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Features For The Home-Theater Crowd

Updated: AMD 785G: The Venerable 780G, Evolved

Let's have a look at the 785G's new features and how these might benefit the end user.

Eight-channel LPCM audio support over HDMI (Updated)

Ed.: Having just discussed this issue with AMD, it appears that 785G was never claimed to include eight-channel LPCM. Rather, this was a mistaken assumption given the Radeon HD 4200-class GPU and HDMI 1.3 feature update (versus 1.2 for 780G) exacerbated by the fact that we didn't have a stereo receiver on-hand to actually test whether the feature was actually working. In fact, AMD says the chipset's audio block has not changed at all since the 780G. We've updated the complete review where it was needed, apologize for the mis-information, and promise diligence in the future. For anyone running six-channel audio setups, digital audio output is still able to pass encoded Dolby Digital/DTS, just as the 780G was able to do.

Arguably, the most compelling feature for the hardcore home-theater enthusiast is eight-channel LPCM uncompressed audio support over HDMI. As it turns out, the 785G does not offer this functionality.

There has been some conflicting information released about this feature. AMD even mentions it on the 785G chipset overview page on their Web site:

To AMD's defense, footnote 3 mentions that "Full enablement of some ATI Avivo™ HD capabilities may require complementary products." However, the sentence including "HDMI with 7.1 audio surround sound support" does not reference footnote 3, instead referencing footnote 4: "Not all features will be supported on all machines. Check with your PC manufacturer for specific model capabilities and supported technologies."

Regardless, the important thing is that we clarify that the 785G does not support eight channel LPCM over HDMI, as originally stated.

While the Intel G45 and Nvidia 8200/9300/9400 chipsets have supported this feature since their release, AMD's 780G/790GX have been limited to two-channel LPCM over HDMI. This is somewhat ironic, since AMD's Radeon HD series of discrete video cards supported eight-channel LPCM over HDMI before these IGPs came to market.

I have a confession to make: I am not an audiophile. I listen to regular MP3s and think they sound great, so I don't have much of a problem with standard Dolby Digital/DTS. I don't own an HDMI amplifier and make due with the optical connection on Logitech's Z-5450 speaker system, which I inappropriately use in my home theater. It is because of this that eight-channel LPCM doesn't excite me all that much. Even the previous 780G chipset could handle six channels (5.1 sound) of audio using Dolby Digital or DTS and simulate eight channels using a matrix algorithm such as DTS Neo6 or Dolby Prologic IIx. Sure it's lossy, but the difference is hardly perceptible to a guy like me.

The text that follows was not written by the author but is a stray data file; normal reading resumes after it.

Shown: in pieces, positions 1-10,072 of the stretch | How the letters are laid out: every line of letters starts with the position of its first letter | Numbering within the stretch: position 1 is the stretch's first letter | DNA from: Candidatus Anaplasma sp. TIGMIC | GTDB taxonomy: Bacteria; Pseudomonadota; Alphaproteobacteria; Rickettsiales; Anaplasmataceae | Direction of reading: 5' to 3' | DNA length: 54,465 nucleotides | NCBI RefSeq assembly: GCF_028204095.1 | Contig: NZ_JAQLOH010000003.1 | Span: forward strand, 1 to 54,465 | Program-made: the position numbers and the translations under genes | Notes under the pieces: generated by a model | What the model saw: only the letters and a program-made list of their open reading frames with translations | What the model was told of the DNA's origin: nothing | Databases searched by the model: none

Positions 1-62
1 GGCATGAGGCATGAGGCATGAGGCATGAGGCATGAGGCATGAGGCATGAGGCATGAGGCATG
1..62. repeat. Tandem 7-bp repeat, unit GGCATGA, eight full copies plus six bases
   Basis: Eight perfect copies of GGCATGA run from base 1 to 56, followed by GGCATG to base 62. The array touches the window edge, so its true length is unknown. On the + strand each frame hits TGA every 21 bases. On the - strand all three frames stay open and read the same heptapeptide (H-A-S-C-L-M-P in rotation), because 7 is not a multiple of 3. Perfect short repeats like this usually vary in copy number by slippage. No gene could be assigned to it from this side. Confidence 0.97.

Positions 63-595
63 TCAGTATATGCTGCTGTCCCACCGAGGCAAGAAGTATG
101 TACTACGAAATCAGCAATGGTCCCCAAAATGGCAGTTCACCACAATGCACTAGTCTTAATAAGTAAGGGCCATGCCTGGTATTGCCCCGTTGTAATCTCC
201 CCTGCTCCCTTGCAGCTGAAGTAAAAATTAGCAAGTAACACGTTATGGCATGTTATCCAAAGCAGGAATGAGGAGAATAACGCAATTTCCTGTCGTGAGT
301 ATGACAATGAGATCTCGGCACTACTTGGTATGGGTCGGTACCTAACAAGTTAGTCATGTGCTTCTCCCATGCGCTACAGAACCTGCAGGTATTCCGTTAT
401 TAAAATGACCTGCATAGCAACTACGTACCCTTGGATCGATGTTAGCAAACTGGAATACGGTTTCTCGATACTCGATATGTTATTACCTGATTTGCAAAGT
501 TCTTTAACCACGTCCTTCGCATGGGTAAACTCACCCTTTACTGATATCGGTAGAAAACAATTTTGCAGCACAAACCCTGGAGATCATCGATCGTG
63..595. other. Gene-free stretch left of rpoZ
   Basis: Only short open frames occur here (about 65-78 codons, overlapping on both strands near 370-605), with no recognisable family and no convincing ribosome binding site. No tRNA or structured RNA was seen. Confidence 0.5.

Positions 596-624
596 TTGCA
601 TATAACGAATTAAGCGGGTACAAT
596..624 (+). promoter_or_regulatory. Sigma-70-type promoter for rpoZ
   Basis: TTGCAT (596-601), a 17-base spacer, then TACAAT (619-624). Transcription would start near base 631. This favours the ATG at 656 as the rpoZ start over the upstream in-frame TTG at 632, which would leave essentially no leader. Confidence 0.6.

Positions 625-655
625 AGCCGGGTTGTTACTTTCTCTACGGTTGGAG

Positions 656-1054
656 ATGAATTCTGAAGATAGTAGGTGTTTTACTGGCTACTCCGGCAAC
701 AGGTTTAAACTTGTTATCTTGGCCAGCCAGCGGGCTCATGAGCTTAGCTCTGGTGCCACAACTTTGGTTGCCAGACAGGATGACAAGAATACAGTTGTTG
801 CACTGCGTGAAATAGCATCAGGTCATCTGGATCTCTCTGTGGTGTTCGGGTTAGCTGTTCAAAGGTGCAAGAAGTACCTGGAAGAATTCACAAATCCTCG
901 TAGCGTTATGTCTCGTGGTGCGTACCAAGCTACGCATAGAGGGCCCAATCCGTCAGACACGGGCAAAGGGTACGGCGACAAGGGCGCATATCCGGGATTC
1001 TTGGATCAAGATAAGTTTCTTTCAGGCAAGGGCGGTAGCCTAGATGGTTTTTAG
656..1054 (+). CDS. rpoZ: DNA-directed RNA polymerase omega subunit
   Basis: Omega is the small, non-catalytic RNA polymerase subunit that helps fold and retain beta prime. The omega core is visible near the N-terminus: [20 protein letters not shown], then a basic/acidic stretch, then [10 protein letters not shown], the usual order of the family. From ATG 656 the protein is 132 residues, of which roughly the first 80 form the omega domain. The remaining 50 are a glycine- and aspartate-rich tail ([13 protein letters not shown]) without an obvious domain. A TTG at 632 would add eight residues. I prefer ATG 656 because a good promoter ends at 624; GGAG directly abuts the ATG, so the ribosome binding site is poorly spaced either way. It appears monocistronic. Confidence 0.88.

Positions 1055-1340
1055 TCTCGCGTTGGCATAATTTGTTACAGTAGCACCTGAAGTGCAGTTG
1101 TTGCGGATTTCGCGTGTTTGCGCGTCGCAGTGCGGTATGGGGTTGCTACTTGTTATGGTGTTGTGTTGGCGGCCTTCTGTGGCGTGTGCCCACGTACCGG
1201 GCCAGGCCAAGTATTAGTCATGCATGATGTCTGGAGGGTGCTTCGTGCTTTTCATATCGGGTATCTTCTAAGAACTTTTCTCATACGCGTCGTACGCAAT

Having said that, I can appreciate the audiophile's desire to have access to eight-channel Dolby TrueHD or DTS-HD. Unfortunately for these folks, the 785G is not what we had originally hoped for, as it turns out, it's limited to the same two channel LPCM over HDMI audio as its 780G/790GX predecessors.

It is for this discerning crowd that the 785G chipset offers eight channels of discrete uncompressed audio, which gets decoded by your software player of choice, down-sampled to CD-quality audio due to rights management restrictions and a lack of protected audio paths, and output as linear PCM.

For eight channels of discrete uncompressed audio (decoded by software, downsampled to CD quality due to DRM and a lack of a protected audio path, and output as linear PCM), the GeForce 9300/9400 and Intel G45 chpsets are the way to go. For more on our explorations check out parts one and two of our HTPC series. To this day, the only way to get true Dolby TrueHD or DTS-HD MA is through Asus' Xonar HDAV 1.3 doing pass-through over HDMI.

Video Detail Enhancements in UVD 2.0

The 785G has stepped up video quality with UVD 2.0, compared to UVD 1.0 in the 780G and 790GX chipsets. What this means is that the 785G chipset has the following four features that its predecessors do not:

Dynamic Contrast: Enabling this feature facilitates automatic adjustment of black and white levels for optimum contrast on the fly. Nvidia has offered something similar for a little while now, so it's only natural that AMD would add it to its portfolio of video quality enhancements. It is important to note that AMD warns against enabling the dynamic contrast feature, which it says can negate other image-quality enhancements, such as 3:2 pulldown, detail enhancement, and more.

Picture in Picture Acceleration: This feature will lower CPU utilization when dual video streams are being displayed at the same time. While dual video streams probably aren't a problem for modern low-end CPUs to handle, Nvidia's IGPs have offered this feature for some time. The 785G has the checkbox ticked as well, necessary for BD-Live compliance.

HD Flesh Tone Enhancement: This improves the appearance of skin color, ideally keeping it at natural hues.

HD Color Vibrance: This feature improves the vividness of color.

Features like these can make video enthusiasts weary, as dynamic enhancements have been known to arbitrarily over-saturate and over-contrast the video output. Fortunately, we have the option of leaving it off, so everybody wins.

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